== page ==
In situ, Cristina Rodrigues’s works read like fanciful relics. Lavishing baroque details over ordinary objects, she masterfully mixes virtuosity with the commonplace. Adventures into the sublime, her installations are as universal in their significance as they are local in their inspiration, purposefully touching the lives of everyone involved. Rodrigues’s practice is governed by more than simple aesthetics, hovering between social ethnography, anthropology, and the ideals of sustainability. By meticulously stitching disciplines into a historical context, she produces living testaments to individual lives in an attempt to bridge age-old narratives and new cultural appraisals—a task that continues beyond her presence in what she describes as the “ultimate act of democracy” for art. Her installations frequently celebrate the role of women as keepers of cultural tradition, bringing nearly forgotten cultural wealth to the fore by lending an artistic identity to functional and sometimes obsolete objects. Drawing on people, their communities, and underlying relationships to a wider culture, Rodrigues positions her works as enlightened beacons to which viewers can congregate.
Rodrigues, who was born in Porto, Portugal, lives and works in Manchester, U.K., and maintains studios there and in Idanha-a-Nova, Portugal. She is a chartered architect in both countries and holds a M.Phil in Art & Design from Manchester Metropolitan University. Over the last four years, she has lectured at the Manchester School of Architecture and at the Zhongyuan University of Technology, China. She has also created and led two major international research projects: DfD—Design for Desertification and the 21st Century Rural Museum. DfD, which responds to problems of desertification, depopulation, and economic decline using Idanha-a-Nova as a case study, was developed in partnership with MIRIAD, Manchester School of Architecture, Idanha-a-Nova Municipality, and UNESCO Geopark Naturtejo. The 21st Century Rural Museum (2012) encourages rural regeneration by involving artists, designers, and writers in a cross-border collaborative project. Through this itinerant exhibition, the voices of an older generation have taken center stage in major cities, drawing attention to the daily lives of people in rural Portugal.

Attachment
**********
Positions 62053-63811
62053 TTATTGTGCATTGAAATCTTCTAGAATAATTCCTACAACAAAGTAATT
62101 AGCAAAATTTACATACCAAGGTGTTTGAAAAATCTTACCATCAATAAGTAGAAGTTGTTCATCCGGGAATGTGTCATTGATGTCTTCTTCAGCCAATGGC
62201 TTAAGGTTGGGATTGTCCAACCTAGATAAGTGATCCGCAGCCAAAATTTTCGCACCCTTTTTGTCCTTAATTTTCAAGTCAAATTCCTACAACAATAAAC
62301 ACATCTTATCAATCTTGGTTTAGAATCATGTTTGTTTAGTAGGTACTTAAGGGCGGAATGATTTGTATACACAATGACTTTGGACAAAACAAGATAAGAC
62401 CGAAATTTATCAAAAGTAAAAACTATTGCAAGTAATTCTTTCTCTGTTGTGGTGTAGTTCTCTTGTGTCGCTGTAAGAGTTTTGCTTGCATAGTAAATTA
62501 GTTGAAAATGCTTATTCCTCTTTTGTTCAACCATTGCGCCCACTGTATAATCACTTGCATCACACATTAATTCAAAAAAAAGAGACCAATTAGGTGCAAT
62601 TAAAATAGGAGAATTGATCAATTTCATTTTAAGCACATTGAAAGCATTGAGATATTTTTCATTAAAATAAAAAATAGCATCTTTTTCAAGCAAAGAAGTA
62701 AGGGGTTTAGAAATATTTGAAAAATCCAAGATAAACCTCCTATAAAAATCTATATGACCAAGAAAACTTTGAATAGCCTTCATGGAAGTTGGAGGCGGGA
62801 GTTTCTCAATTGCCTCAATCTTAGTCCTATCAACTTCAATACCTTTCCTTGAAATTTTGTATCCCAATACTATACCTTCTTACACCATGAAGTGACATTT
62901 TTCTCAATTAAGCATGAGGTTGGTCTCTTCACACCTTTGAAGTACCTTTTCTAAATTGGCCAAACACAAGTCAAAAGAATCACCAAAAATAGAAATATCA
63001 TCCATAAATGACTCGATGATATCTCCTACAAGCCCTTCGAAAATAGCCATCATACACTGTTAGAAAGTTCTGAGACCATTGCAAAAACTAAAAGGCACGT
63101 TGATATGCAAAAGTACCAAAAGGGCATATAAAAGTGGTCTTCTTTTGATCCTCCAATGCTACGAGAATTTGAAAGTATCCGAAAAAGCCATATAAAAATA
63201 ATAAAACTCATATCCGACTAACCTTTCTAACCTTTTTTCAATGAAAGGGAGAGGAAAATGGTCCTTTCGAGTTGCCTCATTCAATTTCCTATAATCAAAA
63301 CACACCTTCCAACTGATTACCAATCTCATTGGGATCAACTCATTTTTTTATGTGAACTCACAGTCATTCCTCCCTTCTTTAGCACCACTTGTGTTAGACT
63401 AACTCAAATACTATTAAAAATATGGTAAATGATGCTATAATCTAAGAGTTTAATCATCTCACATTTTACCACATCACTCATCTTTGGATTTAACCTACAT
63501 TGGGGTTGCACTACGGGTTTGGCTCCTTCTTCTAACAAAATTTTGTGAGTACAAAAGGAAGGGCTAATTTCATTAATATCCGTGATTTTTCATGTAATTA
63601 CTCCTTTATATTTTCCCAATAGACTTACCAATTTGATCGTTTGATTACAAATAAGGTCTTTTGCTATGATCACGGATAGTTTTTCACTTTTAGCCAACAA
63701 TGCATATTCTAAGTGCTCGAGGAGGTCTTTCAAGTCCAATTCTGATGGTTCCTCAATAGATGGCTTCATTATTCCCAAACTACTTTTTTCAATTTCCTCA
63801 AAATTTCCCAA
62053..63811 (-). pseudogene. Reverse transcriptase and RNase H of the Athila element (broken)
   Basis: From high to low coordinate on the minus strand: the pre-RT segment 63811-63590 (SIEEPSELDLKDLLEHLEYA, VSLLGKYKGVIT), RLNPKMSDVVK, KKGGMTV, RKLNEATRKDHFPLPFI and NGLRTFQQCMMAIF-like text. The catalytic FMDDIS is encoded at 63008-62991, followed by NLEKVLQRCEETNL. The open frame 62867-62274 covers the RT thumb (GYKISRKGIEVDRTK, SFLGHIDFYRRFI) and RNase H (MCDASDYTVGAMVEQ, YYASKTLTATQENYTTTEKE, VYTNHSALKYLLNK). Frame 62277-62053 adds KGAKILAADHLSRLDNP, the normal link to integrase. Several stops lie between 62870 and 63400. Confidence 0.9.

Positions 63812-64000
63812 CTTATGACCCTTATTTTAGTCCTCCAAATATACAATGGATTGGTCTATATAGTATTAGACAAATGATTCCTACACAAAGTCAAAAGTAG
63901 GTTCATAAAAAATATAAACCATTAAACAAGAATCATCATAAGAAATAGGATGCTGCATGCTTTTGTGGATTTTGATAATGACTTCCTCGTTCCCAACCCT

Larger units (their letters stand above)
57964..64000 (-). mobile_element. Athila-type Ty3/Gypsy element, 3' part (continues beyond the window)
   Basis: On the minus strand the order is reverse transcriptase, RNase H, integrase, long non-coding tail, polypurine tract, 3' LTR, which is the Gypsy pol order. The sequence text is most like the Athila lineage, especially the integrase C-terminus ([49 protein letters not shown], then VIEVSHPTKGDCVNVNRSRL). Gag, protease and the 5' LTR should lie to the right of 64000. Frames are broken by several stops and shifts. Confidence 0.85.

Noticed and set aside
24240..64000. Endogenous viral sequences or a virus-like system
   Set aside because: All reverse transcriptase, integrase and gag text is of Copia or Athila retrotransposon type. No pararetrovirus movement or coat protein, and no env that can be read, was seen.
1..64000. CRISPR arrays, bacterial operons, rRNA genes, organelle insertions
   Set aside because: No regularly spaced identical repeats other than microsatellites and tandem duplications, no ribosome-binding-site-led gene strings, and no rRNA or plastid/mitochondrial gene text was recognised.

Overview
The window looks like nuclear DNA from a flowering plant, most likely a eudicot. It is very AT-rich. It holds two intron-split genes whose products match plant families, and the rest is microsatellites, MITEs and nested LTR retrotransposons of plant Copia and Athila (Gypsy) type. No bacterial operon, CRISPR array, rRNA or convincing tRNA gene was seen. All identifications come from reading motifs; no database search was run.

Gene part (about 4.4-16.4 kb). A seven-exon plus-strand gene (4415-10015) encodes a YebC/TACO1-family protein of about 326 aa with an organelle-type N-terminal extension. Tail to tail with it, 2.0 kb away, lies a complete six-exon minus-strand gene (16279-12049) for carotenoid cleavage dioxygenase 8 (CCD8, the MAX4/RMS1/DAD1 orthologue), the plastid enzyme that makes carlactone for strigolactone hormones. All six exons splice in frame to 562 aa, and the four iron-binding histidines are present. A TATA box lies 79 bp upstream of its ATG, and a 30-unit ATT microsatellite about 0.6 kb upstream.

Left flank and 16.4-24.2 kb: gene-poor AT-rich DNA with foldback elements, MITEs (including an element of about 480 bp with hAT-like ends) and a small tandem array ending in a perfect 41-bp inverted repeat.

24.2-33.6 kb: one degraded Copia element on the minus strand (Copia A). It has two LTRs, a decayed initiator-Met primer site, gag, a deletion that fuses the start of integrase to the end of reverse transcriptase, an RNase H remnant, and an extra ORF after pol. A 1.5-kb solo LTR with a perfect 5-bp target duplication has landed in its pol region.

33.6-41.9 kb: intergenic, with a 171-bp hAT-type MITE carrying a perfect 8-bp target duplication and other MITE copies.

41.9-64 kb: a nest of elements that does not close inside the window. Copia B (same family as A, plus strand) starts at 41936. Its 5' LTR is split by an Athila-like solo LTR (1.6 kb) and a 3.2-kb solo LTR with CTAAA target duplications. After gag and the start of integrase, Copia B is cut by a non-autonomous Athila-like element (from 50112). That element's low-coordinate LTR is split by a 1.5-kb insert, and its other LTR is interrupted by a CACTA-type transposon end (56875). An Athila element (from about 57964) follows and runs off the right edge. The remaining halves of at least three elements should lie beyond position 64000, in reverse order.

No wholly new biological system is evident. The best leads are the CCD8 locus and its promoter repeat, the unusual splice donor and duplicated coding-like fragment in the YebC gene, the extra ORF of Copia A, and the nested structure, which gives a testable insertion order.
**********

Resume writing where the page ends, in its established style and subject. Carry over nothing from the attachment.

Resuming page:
Rajesh Punj: In creating your installations, you are as much architect as artist. Do you consider space to be an amphitheater for your work?
Cristina Rodrigues: Being an architect influenced how I perceive space. I always make major installations because I always react to space before I do anything else. So, when I am thinking about an artwork, I constantly think about how it is going to look in space and how it is going to react to space. How can space become part of the story of this artwork? Because crucially, for me, space is not neutral. I don’t believe in neutral spaces like the white box. Space is never neutral.
RP: For readers less familiar with your work, can you begin by explaining your motives?
CR: My work is mainly about women and their narratives, in very different environments. So, I explore immigration from both sides. While focusing more intentionally on rural areas—the places where people used to live and what is left behind, as houses and accompanying lands become vacant—I still want to explore the city as the main destination for migrants. I want to understand both realities, to perceive how groups of women behave in each of them. My work is fed by these separate narratives.
RP: As much as location matters, your work appears more about people than place. Is that a correct assumption?